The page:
[systemd-devel] Impossible to enable instantiated symlink (foo at bar)
lennart at poettering.net
Mon Aug 18 11:59:09 PDT 2014
On Mon, 18.08.14 21:52, Andrei Borzenkov (arvidjaar at gmail.com) wrote:
> В Mon, 18 Aug 2014 19:22:01 +0200
> Lennart Poettering <lennart at poettering.net> пишет:
> > On Mon, 18.08.14 21:10, Andrei Borzenkov (arvidjaar at gmail.com) wrote:
> > > If foo at bar.service symlink is present, it is impossible to enable it:
> > >
> > > bor at opensuse:~> ll /run/systemd/system
> > > итого 8
> > > lrwxrwxrwx 1 root root 32 авг 18 21:06 foo at bar.service -> /run/systemd/system/foo at .service
> > > -rwxr-xr-x 1 root root 1032 авг 18 21:06 foo at .service
> > > bor at opensuse:~> sudo systemctl enable foo at bar.service
> > > Failed to issue method call: No such file or directory
> > > bor at opensuse:~>
> > >
> > > The problem is, unit_file_search() is called with allow_symlink=false
> > > when used in enable codepath, which means that every attempt to open
> > > will end up wither in ELOOP or ENOENT. At the end it exits with the
> > > last error (ENOENT in this case, but this obviously depends on in which
> > > directory symlink is created).
> > >
> > > Is it really intentional? I'm actually all for disallowing such
> > > symlinks :) but in this case at least meaningful error message is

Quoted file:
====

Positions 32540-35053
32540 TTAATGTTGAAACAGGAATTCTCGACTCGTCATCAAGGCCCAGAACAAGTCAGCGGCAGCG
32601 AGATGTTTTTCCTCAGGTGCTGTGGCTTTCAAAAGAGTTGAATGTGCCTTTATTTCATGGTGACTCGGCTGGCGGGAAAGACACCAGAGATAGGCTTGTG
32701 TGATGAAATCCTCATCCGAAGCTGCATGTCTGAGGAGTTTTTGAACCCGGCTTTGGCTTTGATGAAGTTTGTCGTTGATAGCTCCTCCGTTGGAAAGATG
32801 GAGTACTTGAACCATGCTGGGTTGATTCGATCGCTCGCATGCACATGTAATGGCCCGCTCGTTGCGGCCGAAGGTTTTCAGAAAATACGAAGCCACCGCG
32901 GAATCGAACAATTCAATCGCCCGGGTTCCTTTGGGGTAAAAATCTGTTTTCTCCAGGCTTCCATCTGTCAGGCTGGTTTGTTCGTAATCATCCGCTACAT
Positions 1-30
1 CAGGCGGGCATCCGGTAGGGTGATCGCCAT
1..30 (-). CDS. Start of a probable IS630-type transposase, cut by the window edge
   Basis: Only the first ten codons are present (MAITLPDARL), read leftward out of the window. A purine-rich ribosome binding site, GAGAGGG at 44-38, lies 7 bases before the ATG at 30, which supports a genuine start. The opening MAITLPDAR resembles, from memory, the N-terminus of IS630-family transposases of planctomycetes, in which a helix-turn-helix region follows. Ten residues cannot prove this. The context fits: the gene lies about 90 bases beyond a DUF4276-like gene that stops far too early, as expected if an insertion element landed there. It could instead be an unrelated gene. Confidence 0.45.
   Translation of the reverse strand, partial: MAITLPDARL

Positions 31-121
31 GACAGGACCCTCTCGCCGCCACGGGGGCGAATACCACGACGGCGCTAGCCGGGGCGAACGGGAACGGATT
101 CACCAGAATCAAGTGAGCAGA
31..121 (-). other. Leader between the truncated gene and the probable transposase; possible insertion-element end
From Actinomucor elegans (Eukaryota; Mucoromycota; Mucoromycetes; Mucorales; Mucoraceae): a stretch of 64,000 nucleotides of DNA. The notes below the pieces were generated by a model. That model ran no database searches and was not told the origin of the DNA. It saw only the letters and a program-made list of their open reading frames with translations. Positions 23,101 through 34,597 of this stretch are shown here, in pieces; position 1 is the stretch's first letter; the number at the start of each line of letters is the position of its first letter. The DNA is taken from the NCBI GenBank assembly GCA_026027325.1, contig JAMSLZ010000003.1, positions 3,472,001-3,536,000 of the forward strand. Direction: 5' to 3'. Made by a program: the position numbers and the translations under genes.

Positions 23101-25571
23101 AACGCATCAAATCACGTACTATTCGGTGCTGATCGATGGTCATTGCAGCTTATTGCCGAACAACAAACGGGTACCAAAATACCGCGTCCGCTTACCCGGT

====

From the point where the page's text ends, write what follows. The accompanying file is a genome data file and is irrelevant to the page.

> > > required.
> > Happy to take a patch which fixes the error to ELOOP if we hit ELOOP at
> > least once!
> On a minor note, I do not think "Too many symbolic links encountered"
> would be better error message here.
> But more seriously - this is highly inconsistent. In this case such
> synlinks must be disallowed everywhere - currently "systemctl enable"
> fails but "systemctl start" succeeds.
> So I have to ask once more - is intention to disallow such symlinks
Symlinks are what "systemctl enable" and "systemctl disable" manage,
based on the data of [Install] sections. We want to make sure that
clearly separate the configuration state from the vendor data here,
hence never follow symlinks when enabling/disabling something, but we do
follow them with "systemctl start" and "systemctl stop" during runtime.
Lennart Poettering, Red Hat
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